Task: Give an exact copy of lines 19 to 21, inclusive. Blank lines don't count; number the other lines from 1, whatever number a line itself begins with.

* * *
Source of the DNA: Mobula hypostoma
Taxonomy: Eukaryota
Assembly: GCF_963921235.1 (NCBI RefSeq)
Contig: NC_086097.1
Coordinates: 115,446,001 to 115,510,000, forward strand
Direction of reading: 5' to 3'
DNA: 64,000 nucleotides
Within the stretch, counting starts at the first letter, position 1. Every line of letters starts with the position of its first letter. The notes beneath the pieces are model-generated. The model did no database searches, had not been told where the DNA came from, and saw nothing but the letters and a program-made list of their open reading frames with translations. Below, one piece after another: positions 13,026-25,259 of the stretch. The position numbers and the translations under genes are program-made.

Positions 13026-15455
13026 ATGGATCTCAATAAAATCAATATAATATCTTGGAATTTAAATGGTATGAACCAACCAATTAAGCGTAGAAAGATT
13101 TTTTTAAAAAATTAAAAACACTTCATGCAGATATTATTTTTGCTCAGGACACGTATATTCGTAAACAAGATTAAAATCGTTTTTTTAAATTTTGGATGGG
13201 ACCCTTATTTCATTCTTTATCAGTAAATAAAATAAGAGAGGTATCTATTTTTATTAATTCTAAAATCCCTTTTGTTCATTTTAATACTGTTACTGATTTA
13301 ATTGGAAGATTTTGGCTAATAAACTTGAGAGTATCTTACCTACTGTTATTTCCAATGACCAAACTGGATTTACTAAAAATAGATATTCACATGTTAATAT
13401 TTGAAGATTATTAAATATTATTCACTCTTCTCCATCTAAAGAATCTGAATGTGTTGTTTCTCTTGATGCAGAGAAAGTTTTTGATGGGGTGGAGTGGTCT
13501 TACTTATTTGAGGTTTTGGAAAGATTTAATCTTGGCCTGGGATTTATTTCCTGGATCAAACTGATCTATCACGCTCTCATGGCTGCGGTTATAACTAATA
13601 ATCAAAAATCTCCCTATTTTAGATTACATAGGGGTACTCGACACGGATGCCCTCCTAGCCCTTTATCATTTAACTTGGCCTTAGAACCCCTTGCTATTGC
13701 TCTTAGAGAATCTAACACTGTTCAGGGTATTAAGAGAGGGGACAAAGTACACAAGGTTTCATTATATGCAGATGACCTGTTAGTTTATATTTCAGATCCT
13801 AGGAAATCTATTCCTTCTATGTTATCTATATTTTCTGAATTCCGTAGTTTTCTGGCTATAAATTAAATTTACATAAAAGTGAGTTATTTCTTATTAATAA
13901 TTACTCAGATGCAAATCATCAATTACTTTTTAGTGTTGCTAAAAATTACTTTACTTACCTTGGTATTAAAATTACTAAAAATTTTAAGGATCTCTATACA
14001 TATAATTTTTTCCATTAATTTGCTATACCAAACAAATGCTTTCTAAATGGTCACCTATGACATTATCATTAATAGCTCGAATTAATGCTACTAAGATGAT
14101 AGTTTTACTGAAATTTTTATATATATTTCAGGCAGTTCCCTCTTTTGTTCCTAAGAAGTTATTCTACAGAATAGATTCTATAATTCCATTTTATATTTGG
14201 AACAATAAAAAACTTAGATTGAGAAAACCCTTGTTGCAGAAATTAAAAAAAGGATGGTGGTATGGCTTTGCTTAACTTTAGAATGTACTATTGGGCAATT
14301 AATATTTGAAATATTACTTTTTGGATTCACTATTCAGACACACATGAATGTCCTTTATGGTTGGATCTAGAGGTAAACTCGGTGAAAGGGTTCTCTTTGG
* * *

13901 TTACTCAGATGCAAATCATCAATTACTTTTTAGTGTTGCTAAAAATTACTTTACTTACCTTGGTATTAAAATTACTAAAAATTTTAAGGATCTCTATACA
14001 TATAATTTTTTCCATTAATTTGCTATACCAAACAAATGCTTTCTAAATGGTCACCTATGACATTATCATTAATAGCTCGAATTAATGCTACTAAGATGAT
14101 AGTTTTACTGAAATTTTTATATATATTTCAGGCAGTTCCCTCTTTTGTTCCTAAGAAGTTATTCTACAGAATAGATTCTATAATTCCATTTTATATTTGG